Legislation introduced in the state House and Senate are apparently on the fast track during the lame duck session of the state Legislature and could present an obstacle for the Huron Valley Schools Board of Education, which has been trying to sell or demolish Baker Elementary and White Lake Middle schools.
In response to the legislation, the school board held a special meeting on Thursday, Nov. 15 to discuss the district’s next steps.
“When a bill is introduced in lame duck session after an election, it’s an indicator that this is a priority — at least of the governor’s — to move them through,” said Board of Education President Sean Carlson. “Whether they pass or fail remains to be seen.”
The bills would add several sections to the Revised School Code and amend existing sections, including a provision calling for a statewide inventory of used school buildings so they can be leased or sold to other educational entities, meaning either public (including charter schools), university schools or non-public schools or entities.
Each school district would be required to inform the state Department of Education whenever a school building that was previously used for classroom instruction is closed, unused, or vacant. School buildings placed on the registry would be required to be maintained in suitable condition.
“The main points that give us the most concern is this is an unfunded mandate coming across both sides of the aisle,” said Jim Baker, the district’s interim superintendent.
If a school building appears on the department’s list for at least four years, the school district that owns the school building may sell or dispose of the school building in a manner the school board considers appropriate.
“Paying to maintain buildings for four years that could allow other charter schools to go in and take over our buildings — the money isn’t going where it should be and takes away from (Huron Valley Schools) kids,” Baker said, adding that to maintain Baker Elementary and White Lake Middle schools, the cost would exceed $250,000 per year, a hefty price tag for a district that is already low on the state funding totem pole.
“Our school district is drop-dead last in the state in school funding, yet we outperform the state (averages),” Carlson said. “This is an example of big government creating unfunded mandates and taking away local control.”
The bills also state that if a school district indicates a building may be reclaimed for instruction during a two-year period after the school first appears on the registry, the Department of Education must designate the building as unavailable for those two years. If the building is reclaimed, it must be used within one year for classroom instruction.
A listed school district would be required to lease or sell the unused school building to an eligible public school. The lease would be required to be written to reflect fair market value. If leased, classroom instruction would have to start within two years.
To deal with these hurdles, the Board of Education voted to revise a previously adopted resolution to state that Milford Township and Highland Township have until Tuesday, Dec. 4 — rather than March 31, 2013 — to express an interest in the pair of shuttered school buildings.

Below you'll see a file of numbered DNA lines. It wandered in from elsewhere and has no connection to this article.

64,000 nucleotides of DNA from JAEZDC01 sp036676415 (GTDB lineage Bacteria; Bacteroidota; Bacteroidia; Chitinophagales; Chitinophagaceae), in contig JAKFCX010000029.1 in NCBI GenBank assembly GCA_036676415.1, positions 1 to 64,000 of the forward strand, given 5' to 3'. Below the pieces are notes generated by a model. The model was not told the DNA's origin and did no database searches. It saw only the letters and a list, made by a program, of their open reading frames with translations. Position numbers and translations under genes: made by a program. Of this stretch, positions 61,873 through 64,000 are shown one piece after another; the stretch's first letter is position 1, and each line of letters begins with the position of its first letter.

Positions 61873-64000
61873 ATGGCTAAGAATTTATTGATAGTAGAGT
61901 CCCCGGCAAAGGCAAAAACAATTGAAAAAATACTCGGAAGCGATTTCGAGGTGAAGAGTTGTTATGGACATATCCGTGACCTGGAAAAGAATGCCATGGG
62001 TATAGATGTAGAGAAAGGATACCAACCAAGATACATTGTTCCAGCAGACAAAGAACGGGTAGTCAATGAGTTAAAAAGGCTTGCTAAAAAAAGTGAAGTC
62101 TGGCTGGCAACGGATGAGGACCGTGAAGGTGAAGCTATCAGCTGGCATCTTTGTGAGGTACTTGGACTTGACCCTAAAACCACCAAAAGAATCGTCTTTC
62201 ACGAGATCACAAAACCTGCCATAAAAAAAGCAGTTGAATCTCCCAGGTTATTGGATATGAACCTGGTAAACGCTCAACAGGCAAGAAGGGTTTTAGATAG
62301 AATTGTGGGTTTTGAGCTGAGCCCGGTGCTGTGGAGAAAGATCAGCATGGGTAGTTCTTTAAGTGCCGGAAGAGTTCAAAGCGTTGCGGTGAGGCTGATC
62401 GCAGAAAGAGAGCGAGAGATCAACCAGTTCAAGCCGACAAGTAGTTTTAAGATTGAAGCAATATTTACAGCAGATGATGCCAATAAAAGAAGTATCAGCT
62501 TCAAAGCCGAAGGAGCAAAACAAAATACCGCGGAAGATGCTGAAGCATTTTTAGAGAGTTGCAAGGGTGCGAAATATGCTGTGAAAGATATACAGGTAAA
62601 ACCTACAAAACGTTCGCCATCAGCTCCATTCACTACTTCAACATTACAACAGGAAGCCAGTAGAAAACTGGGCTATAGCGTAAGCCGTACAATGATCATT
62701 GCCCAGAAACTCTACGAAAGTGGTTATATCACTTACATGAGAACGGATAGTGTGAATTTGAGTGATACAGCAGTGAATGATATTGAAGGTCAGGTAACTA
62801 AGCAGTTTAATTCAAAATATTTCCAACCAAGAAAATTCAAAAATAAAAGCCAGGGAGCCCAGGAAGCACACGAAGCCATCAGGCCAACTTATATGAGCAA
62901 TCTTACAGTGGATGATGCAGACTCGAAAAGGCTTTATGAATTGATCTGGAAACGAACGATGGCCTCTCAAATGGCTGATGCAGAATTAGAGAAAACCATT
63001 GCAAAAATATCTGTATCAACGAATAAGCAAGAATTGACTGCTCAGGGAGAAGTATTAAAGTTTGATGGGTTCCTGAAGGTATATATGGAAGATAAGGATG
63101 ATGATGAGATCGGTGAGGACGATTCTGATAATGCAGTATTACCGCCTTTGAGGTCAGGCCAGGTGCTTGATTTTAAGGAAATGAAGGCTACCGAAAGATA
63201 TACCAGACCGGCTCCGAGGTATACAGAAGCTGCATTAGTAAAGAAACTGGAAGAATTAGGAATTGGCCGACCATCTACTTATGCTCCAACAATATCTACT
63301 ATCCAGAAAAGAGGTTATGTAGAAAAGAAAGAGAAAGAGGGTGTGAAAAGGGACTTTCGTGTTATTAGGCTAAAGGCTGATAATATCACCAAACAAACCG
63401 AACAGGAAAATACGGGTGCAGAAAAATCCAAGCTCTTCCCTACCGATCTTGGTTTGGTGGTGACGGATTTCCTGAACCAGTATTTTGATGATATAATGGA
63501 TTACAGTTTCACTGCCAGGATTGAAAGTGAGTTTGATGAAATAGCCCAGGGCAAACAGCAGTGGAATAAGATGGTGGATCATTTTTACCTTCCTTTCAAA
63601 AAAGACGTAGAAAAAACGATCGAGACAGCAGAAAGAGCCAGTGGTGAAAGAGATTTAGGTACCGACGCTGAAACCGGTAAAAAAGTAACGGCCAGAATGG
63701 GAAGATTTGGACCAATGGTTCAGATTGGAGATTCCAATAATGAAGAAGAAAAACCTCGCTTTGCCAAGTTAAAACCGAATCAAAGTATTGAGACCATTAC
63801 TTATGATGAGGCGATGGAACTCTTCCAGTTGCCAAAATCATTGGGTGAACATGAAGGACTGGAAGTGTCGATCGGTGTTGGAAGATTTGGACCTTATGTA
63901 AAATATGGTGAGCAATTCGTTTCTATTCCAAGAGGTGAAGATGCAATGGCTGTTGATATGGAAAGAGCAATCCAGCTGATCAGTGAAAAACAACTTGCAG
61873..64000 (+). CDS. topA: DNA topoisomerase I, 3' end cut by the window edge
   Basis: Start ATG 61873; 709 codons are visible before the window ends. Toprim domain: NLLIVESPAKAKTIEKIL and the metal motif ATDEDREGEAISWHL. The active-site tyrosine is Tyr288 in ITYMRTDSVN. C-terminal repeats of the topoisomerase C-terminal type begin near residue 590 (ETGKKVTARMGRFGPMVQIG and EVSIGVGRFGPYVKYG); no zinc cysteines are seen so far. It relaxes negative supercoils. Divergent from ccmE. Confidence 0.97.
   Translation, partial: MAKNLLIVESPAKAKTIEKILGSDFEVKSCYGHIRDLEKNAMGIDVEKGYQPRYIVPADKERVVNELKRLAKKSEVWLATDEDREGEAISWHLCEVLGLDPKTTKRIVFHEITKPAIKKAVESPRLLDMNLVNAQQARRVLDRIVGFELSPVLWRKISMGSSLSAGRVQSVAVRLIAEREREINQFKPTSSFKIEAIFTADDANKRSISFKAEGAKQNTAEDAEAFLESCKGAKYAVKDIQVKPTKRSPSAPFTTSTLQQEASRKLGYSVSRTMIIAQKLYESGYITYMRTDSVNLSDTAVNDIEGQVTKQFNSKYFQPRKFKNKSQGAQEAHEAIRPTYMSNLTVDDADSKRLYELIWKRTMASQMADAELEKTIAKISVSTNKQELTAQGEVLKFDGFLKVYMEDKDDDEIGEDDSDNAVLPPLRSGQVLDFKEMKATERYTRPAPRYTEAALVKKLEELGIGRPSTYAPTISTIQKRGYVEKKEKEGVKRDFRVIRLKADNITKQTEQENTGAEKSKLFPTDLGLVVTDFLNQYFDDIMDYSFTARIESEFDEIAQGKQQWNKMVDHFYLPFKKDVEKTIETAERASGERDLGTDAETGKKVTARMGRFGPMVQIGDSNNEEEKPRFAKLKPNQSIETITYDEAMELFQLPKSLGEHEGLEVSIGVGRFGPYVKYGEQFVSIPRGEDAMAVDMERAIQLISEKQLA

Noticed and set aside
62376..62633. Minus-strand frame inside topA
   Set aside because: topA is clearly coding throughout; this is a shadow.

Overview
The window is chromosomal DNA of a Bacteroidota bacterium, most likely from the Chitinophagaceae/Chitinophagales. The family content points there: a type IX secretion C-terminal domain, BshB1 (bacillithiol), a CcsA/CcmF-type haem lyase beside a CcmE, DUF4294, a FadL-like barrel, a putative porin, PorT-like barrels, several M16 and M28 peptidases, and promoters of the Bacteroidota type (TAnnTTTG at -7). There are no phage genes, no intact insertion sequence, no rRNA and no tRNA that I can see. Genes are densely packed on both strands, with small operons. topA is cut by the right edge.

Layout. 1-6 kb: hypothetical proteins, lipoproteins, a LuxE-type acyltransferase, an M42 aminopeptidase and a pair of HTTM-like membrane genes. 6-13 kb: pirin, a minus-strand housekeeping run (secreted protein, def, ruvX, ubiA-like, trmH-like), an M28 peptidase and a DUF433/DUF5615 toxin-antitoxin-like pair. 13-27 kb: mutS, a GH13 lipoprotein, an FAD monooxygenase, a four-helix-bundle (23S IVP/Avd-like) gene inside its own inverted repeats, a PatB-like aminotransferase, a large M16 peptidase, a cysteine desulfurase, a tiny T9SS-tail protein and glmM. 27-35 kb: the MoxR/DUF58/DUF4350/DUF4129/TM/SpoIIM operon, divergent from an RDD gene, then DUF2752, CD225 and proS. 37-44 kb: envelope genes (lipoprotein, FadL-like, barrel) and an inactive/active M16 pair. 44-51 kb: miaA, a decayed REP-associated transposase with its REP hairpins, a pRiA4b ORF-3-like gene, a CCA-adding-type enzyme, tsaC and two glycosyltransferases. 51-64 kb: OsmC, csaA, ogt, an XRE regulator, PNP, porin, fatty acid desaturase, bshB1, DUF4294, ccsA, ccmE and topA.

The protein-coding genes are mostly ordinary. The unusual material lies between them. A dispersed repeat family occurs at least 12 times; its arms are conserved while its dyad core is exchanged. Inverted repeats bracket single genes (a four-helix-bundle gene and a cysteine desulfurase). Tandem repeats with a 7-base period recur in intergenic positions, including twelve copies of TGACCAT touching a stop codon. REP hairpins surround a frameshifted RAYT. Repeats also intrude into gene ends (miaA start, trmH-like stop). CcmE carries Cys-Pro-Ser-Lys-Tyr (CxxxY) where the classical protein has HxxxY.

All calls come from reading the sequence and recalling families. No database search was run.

“These bills create a sense of urgency to move the timetable up and also put an RFP (request for proposals) on the street for demolition,” Carlson said. “We are looking to Milford Village and Highland to make an offer.”
The Highland Township Board of Trustees previously voted not to proceed with the purchase of Highland Middle School, but given that a new township supervisor and other elected officials have come on board, the district plans to resurrect discussions.
“The new supervisor, Rick Hamill, attended our meeting and talked about presenting the idea to the (Highland) Downtown Development Authority,” Carlson said. “He said he appreciated us extending an offer and expressed interest.”
Former Highland Supervisor Tricia Pilchowski confirmed Hamill’s interest.
“He’s taken an interest in the property and discussed it with the DDA. He’s also interested in the Duck Lake Center,” she said. “We’ve survived difficult economic problems and made serious changes and my concern is that this would put us at risk.”
The district had been in discussion with former Milford Village Manager Arthur Shufflebarger about Baker Elementary School, but when he died suddenly earlier this year, Milford officials stalled any more discussions until the new village manager, Brent Morgan, came on board.
“I updated (Village) Council and it will be an agenda item for our meeting on Dec. 3, but time is shrinking since the resolution date is now Dec. 4,” Morgan said. “My understanding is that the Milford council has had concerns Baker Elementary would remain vacant for a lengthy amount of time.”
The school board also authorized the district to put out an RFP for demolition.
The proposed bills also would establish in statute the Education Achievement Authority, which would oversee a separate state school district called the “reform district.” A chancellor would helm the district where student achievement, as measured on state tests, fall within the lowest five percent of Michigan schools for three consecutive years.
School districts in jeopardy would have 90 days to formulate a plan to improve pupil performance in the subject areas where students were failing to adequately achieve.
If passed, the law would become effective Jan. 1, 2014.